Following the attention layer, we place a feed-forward multilayer perceptron:


At the end of this step, we obtain an attended representation for the current instruction that we use both during image encoding and in our multi-modal decoder.

Figure 2:

Overview of our approach. Our attention-based architecture for VLN builds upon three main blocks: an instruction encoder, an image encoder, and a multi-modal decoder. For sake of clarity, we omit residual connections and layer normalization after each block.

Image Encoding. As a first step, we discretize the panoramic image of the surroundings in 36 squared locations and we extract the corresponding visual features with a ResNet-152 [22]

trained on ImageNet 

[14]. Each viewpoint covers in the equirectangular image representing the agent surroundings, hence the image representation takes the form of a grid. We then project visual features with a transformation similar to Eq. 1

, but instead of using sinusoidal positional encodings, we append a coordinate vector given by:


where and are the heading and elevation angles for each viewpoint in the grid relative to the agent position at timestep . We then apply multi-head self-attention according to Eq. 2 to help modeling concepts such as relative positions between objects.

After this step, we aim to create an image representation which depends from the textual concepts expressed by the attended instruction . We use cross-attention to achieve this goal, and employ as keys and values for multi-head attention (Eq. 2). Finally, a feed-forward network as in Eq. 4 is applied to obtain the attended visual observation .

3.1.2 Multi-modal Decoder

Our decoder predicts the next action to perform in a low-level action space, meaning that our agent can choose among the following instructions: turn right/left , tilt up/down, step forward, and end episode – to signal that it has reached the goal.

Contextual History for Action Decoding. The first part of our decoder takes into account the history of past actions. While previous methods employ a recurrent neural network to keep track of previous steps, we explicitly model as the set of actions performed before the current timestep . Note that coincides with the <start> token. We add sinusoidal positional encoding to provide temporal information and apply multi-head self-attention to obtain an attended history representation .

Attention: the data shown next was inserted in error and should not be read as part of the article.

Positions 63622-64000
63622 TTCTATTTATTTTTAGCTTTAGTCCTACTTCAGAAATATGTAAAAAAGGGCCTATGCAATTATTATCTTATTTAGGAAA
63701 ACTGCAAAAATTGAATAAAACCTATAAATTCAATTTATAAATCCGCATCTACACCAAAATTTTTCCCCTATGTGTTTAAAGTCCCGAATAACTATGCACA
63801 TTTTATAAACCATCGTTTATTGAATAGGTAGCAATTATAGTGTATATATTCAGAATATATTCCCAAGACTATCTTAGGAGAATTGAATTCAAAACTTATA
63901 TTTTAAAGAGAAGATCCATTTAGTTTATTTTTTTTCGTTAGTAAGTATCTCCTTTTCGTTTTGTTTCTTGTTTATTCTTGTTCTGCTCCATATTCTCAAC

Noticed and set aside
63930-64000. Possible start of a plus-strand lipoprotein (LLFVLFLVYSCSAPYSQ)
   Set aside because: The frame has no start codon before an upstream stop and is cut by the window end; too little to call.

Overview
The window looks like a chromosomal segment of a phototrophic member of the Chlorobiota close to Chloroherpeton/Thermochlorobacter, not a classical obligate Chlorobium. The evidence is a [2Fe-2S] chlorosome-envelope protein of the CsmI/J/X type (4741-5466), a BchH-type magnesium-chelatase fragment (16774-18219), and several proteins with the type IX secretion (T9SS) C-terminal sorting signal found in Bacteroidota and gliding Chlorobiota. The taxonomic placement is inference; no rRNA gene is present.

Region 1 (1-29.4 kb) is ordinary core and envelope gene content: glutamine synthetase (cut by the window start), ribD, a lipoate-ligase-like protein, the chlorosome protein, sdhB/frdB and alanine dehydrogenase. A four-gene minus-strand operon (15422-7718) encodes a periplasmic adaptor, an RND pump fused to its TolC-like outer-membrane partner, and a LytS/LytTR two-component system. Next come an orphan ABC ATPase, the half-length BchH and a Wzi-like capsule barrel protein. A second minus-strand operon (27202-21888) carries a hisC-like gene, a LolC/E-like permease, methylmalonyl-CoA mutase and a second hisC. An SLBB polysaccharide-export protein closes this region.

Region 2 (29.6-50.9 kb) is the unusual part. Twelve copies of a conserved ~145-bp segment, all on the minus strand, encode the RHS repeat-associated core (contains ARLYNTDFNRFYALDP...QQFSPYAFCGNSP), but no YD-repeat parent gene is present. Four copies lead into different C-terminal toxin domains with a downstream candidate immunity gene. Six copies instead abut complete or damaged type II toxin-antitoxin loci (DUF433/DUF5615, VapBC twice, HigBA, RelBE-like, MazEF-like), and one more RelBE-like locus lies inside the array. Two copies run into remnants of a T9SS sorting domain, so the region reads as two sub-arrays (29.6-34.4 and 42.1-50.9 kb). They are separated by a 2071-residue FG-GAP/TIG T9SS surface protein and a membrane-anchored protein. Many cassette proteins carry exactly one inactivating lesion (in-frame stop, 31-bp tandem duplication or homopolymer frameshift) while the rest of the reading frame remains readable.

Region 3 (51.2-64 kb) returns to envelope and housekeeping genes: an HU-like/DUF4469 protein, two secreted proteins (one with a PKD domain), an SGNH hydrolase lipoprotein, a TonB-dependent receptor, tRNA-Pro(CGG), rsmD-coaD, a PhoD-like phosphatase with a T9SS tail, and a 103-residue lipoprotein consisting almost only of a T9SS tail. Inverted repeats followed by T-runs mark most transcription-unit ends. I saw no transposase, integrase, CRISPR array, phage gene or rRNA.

Late Fusion of Perception and Action. At this point, contains the relevant information regarding the action history of the navigation episode. However, this information must be enriched with the perception coming from the environment. We merge textual and visual information with via attention, allowing mutual influence between perception and motion. We build two branches of multi-head cross-attention accepting respectively and as key/value pairs and using as query. After this step, we concatenate the two representations and apply a FFN to obtain the output sequence whose last element corresponds to .

Action Selection. To select the next low-level action, we project the final representation in a six-dimensional space corresponding with the agent locomotor space containing the following actions: turn right/left , tilt up/down, step forward, and end episode. The output probability distribution over the action space can therefore be written as:


where and are learned parameters. During training, we sample the next action to perform from , while we select during evaluation and test.